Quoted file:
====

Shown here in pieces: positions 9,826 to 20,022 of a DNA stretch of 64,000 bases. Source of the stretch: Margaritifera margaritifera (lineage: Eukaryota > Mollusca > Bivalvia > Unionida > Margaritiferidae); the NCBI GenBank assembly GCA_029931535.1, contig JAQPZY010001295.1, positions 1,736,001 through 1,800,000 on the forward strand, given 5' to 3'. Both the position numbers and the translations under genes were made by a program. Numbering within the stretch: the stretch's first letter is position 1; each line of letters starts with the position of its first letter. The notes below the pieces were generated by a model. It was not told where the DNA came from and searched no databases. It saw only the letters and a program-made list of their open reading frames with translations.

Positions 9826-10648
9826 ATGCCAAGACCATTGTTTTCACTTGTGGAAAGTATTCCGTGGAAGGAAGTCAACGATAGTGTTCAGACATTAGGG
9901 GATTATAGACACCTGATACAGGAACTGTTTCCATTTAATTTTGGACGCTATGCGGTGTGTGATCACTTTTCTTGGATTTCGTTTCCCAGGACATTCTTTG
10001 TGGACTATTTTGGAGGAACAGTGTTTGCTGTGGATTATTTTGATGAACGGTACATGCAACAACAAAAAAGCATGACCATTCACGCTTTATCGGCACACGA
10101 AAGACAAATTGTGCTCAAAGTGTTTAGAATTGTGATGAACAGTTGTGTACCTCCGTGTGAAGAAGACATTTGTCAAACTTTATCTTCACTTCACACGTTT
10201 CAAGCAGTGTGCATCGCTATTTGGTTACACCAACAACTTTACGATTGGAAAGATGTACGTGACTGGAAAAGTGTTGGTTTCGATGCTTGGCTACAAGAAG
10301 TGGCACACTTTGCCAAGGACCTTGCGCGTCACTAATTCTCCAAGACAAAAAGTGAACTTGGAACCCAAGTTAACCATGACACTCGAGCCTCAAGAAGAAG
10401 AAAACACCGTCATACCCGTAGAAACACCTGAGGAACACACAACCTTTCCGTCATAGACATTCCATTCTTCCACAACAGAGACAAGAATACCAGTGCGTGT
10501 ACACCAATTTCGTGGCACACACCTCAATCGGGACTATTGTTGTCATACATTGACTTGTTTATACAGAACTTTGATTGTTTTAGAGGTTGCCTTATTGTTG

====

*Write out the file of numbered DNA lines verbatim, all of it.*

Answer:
Shown here in pieces: positions 9,826 to 20,022 of a DNA stretch of 64,000 bases. Source of the stretch: Margaritifera margaritifera (lineage: Eukaryota > Mollusca > Bivalvia > Unionida > Margaritiferidae); the NCBI GenBank assembly GCA_029931535.1, contig JAQPZY010001295.1, positions 1,736,001 through 1,800,000 on the forward strand, given 5' to 3'. Both the position numbers and the translations under genes were made by a program. Numbering within the stretch: the stretch's first letter is position 1; each line of letters starts with the position of its first letter. The notes below the pieces were generated by a model. It was not told where the DNA came from and searched no databases. It saw only the letters and a program-made list of their open reading frames with translations.

Positions 9826-10648
9826 ATGCCAAGACCATTGTTTTCACTTGTGGAAAGTATTCCGTGGAAGGAAGTCAACGATAGTGTTCAGACATTAGGG
9901 GATTATAGACACCTGATACAGGAACTGTTTCCATTTAATTTTGGACGCTATGCGGTGTGTGATCACTTTTCTTGGATTTCGTTTCCCAGGACATTCTTTG
10001 TGGACTATTTTGGAGGAACAGTGTTTGCTGTGGATTATTTTGATGAACGGTACATGCAACAACAAAAAAGCATGACCATTCACGCTTTATCGGCACACGA
10101 AAGACAAATTGTGCTCAAAGTGTTTAGAATTGTGATGAACAGTTGTGTACCTCCGTGTGAAGAAGACATTTGTCAAACTTTATCTTCACTTCACACGTTT
10201 CAAGCAGTGTGCATCGCTATTTGGTTACACCAACAACTTTACGATTGGAAAGATGTACGTGACTGGAAAAGTGTTGGTTTCGATGCTTGGCTACAAGAAG
10301 TGGCACACTTTGCCAAGGACCTTGCGCGTCACTAATTCTCCAAGACAAAAAGTGAACTTGGAACCCAAGTTAACCATGACACTCGAGCCTCAAGAAGAAG
10401 AAAACACCGTCATACCCGTAGAAACACCTGAGGAACACACAACCTTTCCGTCATAGACATTCCATTCTTCCACAACAGAGACAAGAATACCAGTGCGTGT
10501 ACACCAATTTCGTGGCACACACCTCAATCGGGACTATTGTTGTCATACATTGACTTGTTTATACAGAACTTTGATTGTTTTAGAGGTTGCCTTATTGTTG